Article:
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News / Virgin Islands / February 24, 2019

The ongoing efforts of the Virgin Islands Water and Power Authority to revamp its power production capabilities while continuing to rebuild a more resilient electric grid were at the center of action taken by the utility’s governing board during its monthly meeting on St. Croix Thursday, WAPA said via release Saturday.

Board members approved a contract addendum with CDR Maguire in the amount of $151,888 for additional engineering and design services on the Cruz Bay underground project. The additional work is consistent with WAPA’s overall objective of ensuring that 50% of its customers will be provided electrical service fed through buried facilities and up to the customer’s meter base. “The engineering services will map out the replacement of all primary lines and overhead equipment in Cruz Bay with underground equipment including the main trunk to Feeder 9E, up to the Westin Resort,” said Lawrence J. Kupfer, WAPA executive director / CEO.

           According to the release, the board also approved additional funding for the purchase of specialized composite poles needed on both St. John and Water Island.  The initial purchase of composite poles were made based on projections. However, given the space limitations for pole supports on both islands, WAPA sought out larger, more expensive composite poles that matched engineering specifications while minimizing required pole support hardware. To support the purchase, board members approved an additional $12.2 million for the St. John composite poles and $971,803 for the Water Island composite poles. Both purchases are reimbursable by FEMA on a 90/10 cost share. Also, under an identical cost share, is a contract approved for Haugland Energy Group to provide construction services for the restoration and expansion of the WAPA East End Substation on St. Thomas at a cost of $1.9 million. This is also a FEMA approved mitigation project.

“New structures are designed to withstand future effects of major windstorm events and this project is a major part of our restoring the electrical distribution system to its pre-storm condition,” Mr. Kupfer said.

The board authorized Kupfer to enter into negotiations with Wartsila to add 36 megawatts of generation capacity at the Randolph Harley Power Plant.  Board members were told Wartsila was the most responsive bidder to a request for proposals. The negotiations will focus around Wartsila providing four 9-megawatt engine blocks that will burn either oil or propane to generate electricity. “This will bode well for meeting future power supply needs of the island,” Mr. Kupfer noted.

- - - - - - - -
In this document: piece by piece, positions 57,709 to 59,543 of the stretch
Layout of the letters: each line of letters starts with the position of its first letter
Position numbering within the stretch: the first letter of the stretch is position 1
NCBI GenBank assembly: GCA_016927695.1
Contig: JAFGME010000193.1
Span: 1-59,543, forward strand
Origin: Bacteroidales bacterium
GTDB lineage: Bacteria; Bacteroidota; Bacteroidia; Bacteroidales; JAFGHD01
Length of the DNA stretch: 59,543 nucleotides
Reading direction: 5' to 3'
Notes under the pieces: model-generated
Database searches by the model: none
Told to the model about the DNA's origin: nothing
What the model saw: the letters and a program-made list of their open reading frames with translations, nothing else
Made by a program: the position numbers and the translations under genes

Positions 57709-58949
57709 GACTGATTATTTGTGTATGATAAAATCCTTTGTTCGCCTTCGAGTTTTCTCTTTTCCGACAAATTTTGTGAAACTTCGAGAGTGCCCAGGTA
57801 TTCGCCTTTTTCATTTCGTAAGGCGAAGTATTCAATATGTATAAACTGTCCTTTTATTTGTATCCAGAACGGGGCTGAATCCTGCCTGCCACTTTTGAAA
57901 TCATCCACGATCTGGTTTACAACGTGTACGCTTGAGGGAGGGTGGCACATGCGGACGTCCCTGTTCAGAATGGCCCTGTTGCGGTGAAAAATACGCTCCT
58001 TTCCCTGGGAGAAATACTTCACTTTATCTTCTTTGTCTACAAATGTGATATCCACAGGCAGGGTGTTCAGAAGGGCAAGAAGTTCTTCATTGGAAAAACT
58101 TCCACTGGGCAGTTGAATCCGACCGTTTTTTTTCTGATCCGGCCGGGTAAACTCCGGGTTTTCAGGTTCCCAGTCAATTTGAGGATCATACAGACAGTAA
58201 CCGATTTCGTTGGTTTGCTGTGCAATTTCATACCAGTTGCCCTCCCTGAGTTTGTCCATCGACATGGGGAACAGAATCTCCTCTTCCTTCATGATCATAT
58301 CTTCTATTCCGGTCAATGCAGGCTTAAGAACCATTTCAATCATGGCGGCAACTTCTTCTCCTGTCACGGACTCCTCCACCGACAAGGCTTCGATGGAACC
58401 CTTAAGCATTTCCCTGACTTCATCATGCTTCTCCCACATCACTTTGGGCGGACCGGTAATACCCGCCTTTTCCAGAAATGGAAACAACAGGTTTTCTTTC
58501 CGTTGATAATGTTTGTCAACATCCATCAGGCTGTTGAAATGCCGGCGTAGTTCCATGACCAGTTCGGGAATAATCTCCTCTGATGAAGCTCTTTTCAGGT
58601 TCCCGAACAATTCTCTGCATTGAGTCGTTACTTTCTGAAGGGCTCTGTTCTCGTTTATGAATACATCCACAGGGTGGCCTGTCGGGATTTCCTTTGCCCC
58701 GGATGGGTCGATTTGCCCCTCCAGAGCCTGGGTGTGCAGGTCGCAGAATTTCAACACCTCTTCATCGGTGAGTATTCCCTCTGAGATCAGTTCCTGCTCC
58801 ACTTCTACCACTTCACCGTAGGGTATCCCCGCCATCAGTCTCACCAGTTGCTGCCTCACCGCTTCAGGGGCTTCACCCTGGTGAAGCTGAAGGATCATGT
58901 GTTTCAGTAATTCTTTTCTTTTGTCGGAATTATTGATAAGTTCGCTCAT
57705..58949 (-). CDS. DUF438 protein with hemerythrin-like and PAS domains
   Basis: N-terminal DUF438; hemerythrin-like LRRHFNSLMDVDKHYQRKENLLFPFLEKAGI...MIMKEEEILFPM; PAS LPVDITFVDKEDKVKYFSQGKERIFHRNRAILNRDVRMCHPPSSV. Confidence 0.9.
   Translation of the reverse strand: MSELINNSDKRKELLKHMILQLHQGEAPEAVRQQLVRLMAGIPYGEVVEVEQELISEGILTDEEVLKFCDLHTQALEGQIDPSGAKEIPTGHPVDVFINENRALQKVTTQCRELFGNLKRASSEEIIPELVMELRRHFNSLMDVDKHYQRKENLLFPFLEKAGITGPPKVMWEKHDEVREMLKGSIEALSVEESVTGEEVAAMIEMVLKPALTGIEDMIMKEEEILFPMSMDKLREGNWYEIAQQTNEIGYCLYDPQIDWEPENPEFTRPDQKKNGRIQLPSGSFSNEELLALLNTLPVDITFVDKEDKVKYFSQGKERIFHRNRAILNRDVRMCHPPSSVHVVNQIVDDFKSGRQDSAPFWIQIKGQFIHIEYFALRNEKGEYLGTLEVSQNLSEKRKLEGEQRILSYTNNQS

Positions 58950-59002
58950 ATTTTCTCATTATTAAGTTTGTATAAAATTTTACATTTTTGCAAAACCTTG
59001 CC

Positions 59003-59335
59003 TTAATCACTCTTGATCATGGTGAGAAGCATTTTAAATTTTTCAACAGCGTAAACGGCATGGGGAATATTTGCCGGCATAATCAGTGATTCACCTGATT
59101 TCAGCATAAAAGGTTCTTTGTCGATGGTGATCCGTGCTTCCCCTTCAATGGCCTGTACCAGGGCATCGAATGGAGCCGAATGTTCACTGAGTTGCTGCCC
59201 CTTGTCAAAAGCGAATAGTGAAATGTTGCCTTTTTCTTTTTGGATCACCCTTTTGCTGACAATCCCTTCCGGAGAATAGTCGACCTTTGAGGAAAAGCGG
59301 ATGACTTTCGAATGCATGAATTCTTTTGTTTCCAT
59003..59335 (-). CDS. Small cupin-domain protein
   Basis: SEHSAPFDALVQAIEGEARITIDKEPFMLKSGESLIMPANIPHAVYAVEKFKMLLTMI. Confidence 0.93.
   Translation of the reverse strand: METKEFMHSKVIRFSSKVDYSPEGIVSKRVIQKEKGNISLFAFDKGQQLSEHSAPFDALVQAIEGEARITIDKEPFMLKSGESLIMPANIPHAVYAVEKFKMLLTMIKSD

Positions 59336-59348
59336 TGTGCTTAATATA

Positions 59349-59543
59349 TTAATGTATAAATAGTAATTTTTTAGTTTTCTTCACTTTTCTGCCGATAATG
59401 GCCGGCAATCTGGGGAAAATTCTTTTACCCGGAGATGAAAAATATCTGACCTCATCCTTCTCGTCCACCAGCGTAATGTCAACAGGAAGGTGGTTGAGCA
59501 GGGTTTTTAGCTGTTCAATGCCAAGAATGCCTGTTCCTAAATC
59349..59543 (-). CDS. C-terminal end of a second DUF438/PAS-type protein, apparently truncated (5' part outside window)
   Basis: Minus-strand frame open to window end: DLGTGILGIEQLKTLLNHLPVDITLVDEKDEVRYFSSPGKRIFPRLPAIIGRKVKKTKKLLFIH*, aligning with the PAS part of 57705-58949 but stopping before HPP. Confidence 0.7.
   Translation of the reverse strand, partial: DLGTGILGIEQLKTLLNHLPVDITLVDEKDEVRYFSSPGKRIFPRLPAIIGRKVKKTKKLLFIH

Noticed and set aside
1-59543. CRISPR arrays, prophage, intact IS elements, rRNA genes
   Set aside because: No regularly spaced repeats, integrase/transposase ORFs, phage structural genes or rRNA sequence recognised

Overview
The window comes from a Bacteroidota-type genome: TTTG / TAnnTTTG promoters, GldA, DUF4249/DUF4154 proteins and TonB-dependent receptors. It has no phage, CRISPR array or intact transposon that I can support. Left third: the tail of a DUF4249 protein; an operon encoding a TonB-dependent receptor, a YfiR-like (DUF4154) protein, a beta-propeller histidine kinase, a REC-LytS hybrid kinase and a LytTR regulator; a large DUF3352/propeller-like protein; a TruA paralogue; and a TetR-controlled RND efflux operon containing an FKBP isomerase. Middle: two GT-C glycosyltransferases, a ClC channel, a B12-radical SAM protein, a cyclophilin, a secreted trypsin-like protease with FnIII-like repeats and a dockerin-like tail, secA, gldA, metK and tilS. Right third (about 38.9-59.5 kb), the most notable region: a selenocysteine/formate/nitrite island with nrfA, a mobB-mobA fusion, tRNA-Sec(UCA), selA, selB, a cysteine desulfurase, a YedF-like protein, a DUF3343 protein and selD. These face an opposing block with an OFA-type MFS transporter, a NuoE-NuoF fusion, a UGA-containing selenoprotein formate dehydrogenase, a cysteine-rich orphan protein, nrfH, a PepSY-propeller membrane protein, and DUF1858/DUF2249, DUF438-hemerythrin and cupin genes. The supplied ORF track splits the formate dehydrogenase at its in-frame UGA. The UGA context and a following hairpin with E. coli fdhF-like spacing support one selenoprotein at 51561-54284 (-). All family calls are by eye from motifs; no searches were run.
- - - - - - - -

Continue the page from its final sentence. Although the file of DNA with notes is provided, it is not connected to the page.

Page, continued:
In addition, he projected that these engines will reduce energy consumption by 35% versus current consumption in the St. Thomas – St. John district.  In the first phase of this project, the board’s approval facilitates the reservation of a production slot with Wartsila for four engines, and requires the company to provide a detailed engineering for full project implementation. The total reservation fees and engineering costs amount to $2 million. The project will be HUD funded resulting in no financing costs to be borne by WAPA’s customers.

Also approved were addenda to existing contracts with Haugland Energy Group and BBC Electrical Services. Both contractors will be authorized to tap alternate means of obtaining materials for the ongoing permanent repairs to the electric system if WAPA is unable to provide materials due to logistics or other factors. “This will ensure a constant supply of materials to prevent workflow interruption and makes certain that the project remains on track”. All work performed under both contracts is reimbursable by FEMA under a 90/10 cost share.

The board also approved extensions to WAPA’s lines of credit and overdraft facilities with First Bank Virgin Islands and Banco Popular. The proceeds of the overdraft facility are slated for working capital needs, specifically, fuel invoices and accounts payable. The lines of credit will be used for working capital and capital projects.

 All approvals were unanimous.

In his monthly report to the board, Kupfer spoke of total electric system generation for the month was 68 megawatts. The figure is a one megawatt decrease from December, and 11.2% lower than January 2017. Fuel prices remained fairly steady on the world markets which bodes well for WAPA. Water production numbers are also fairly steady. Inventories at storage facilities on St. Croix are a little below target, but this has not caused any supply problems to potable water customers. Steady progress is being noted by the Automated Metering Infrastructure (AMI) system. Approximately 86% of all installed smart meters are being read electronically. More of those meters are coming on line as approximately 6,000 meters damaged in the 2017 hurricanes are being replaced. Kupfer also told board members that there has been positive feedback from WAPA employees to a health fair that was held on St. Croix and St. Thomas in mid-February.

Board members in attendance included Chairwoman Elizabeth Armstrong, Vice Chairman Hubert Turnbull, Secretary Juanita Young, Gerald T. Groner, Noel Loftus, and Cheryl Boynes Jackson.

Staff Consortium

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